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Music

Pistol Annies Offer a Place of Comfort in the Midst of Brokenness on 'Interstate Gospel'

Pistol Annies offer hope through their heartbrokenness and comfort through community on their third album, Interstate Gospel.

Interstate Gospel
Pistol Annies

RCA

2 November 2018

Drive down any country road in the South, and you'll inevitably pass a quaint, old church building accompanied by a sign which reads something like this: "Life without Jesus is like a broken pencil; it has no point." These pun-laced proverbs are always good for a chuckle and an eye-roll. They're strangely comforting, though not in any way profound, and mostly serve to lighten the mood of drivers passing by.

One such driver is Pistol Annies member Angaleena Presley, who presented to her bandmates the idea of writing a song about the Southern staples. From there, the Interstate Gospel became the guiding force of the Annies' third album, but not because the album's full of eye-rolls and cheap punchlines (though those cheekily appear on the title track). Instead, Presley, Miranda Lambert, and Ashley Monroe seek to spread the truth of their own lives and the lives of those around them, and just like those church signs, offer a place of comfort in the midst of brokenness.

The Gospel of Pistol Annies is not one filled with saccharine self-help soundbites. They've heard too many of those, as Presley sings, "The radio's on / The sweetest of songs / But I know they're lying." Instead it's a sermon fueled by heartbreak and regret, like when a parent tells you, "Do as I say, not as I've done." "The Best Years of My Life" finds Lambert settling down in a "ten-cent town" because she "didn't think that [she] could do better". So instead of reaching for something greater, the trio takes turns describing what the "prime" of their lives look like: "I picked a good day for a recreational Percocet / I've got the hankering for intellectual emptiness / I'm gonna mix a drink and try to drown this worthlessness."

Although the Pistol Annies may be portraying relatable characters in a poor, rural town, it's not difficult to imagine the constant fight they experience, a fight against giving up and settling for less in a male-dominated country music landscape. It's disheartening that though the trio have had success in their solo efforts (especially Lambert), their highest charting song as a group on the country charts peaked at 41. Meanwhile, the Blake Shelton single "Boys 'Round Here" which features the Pistol Annies peaked at number two. It's even more disheartening to look at the Billboard Hot Country chart and see a mere four songs in the top 50 performed by female artists. One of those is a collaboration between male/female duo Sugarland and Taylor Swift. Another is a pop song by Florida Georgia Line and Bebe Rexha.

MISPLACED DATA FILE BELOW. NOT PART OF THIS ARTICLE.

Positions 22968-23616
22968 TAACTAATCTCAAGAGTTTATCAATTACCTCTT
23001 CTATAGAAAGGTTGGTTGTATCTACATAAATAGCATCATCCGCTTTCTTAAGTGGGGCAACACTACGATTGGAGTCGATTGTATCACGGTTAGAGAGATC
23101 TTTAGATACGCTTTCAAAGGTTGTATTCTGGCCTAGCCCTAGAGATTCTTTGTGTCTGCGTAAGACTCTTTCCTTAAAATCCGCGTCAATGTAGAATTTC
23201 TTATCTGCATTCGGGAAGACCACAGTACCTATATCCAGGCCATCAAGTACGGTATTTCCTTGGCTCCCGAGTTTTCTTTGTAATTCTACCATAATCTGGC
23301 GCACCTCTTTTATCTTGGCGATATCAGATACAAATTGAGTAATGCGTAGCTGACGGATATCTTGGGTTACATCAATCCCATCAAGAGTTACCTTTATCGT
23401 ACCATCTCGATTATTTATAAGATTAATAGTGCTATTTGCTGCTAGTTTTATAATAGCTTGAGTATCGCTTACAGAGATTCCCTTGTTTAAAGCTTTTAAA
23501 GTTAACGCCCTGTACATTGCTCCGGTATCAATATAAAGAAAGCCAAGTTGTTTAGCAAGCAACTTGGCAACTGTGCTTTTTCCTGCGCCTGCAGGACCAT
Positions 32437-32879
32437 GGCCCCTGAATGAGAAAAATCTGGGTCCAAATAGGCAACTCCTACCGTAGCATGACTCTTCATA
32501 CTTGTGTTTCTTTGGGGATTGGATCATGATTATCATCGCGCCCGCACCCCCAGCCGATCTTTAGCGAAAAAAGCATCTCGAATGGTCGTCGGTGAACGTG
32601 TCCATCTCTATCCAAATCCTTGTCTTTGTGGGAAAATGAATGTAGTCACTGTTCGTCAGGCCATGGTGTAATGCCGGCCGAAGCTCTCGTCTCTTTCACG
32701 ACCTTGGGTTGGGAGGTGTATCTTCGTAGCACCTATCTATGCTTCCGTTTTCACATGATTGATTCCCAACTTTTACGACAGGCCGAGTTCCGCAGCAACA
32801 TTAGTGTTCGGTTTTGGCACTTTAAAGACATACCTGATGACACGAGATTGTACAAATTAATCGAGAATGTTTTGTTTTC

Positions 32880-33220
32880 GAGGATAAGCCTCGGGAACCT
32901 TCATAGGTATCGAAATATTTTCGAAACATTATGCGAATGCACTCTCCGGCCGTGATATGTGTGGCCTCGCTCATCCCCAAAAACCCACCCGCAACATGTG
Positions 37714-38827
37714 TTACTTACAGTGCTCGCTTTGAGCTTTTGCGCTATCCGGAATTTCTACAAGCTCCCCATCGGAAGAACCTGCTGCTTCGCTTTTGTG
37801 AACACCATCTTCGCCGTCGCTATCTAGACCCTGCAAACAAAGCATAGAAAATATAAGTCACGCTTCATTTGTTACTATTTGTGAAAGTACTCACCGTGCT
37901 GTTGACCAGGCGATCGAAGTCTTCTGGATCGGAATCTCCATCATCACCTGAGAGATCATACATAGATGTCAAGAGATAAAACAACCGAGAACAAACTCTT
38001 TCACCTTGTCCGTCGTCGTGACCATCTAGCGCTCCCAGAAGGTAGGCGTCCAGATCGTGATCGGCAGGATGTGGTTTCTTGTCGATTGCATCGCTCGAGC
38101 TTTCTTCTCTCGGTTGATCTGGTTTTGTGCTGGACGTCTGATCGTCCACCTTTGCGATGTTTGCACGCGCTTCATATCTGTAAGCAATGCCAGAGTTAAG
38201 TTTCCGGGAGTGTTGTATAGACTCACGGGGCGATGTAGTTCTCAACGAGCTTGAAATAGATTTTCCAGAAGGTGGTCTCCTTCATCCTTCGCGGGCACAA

It's near impossible to have a hit as a woman in Nashville. But the Pistol Annies keep at it for the sake of truth, for the sake of expressing their voices and hoping they land on the ears of a kindred spirit. They may have grown completely cynical about the world, as can be heard on the "been there, done that" track "When I Was His Wife". But Lambert, Monroe, and Presley offer hope through their heartbrokenness and comfort through community.

On album closer "This Too Shall Pass", the three friends sing in harmony, "We get each other high / We make each other try / We make each other want to cry / We make each other laugh / We set each other free / Honey, can't you see this too shall pass." Just knowing that someone else is carrying burdens along with us gives us the strength to press on. That's the honest, road-worn gospel the Pistol Annies offer here. It may not be as silly and smile-inducing as those church signs on the side of the road, but it sure is satisfying.

7

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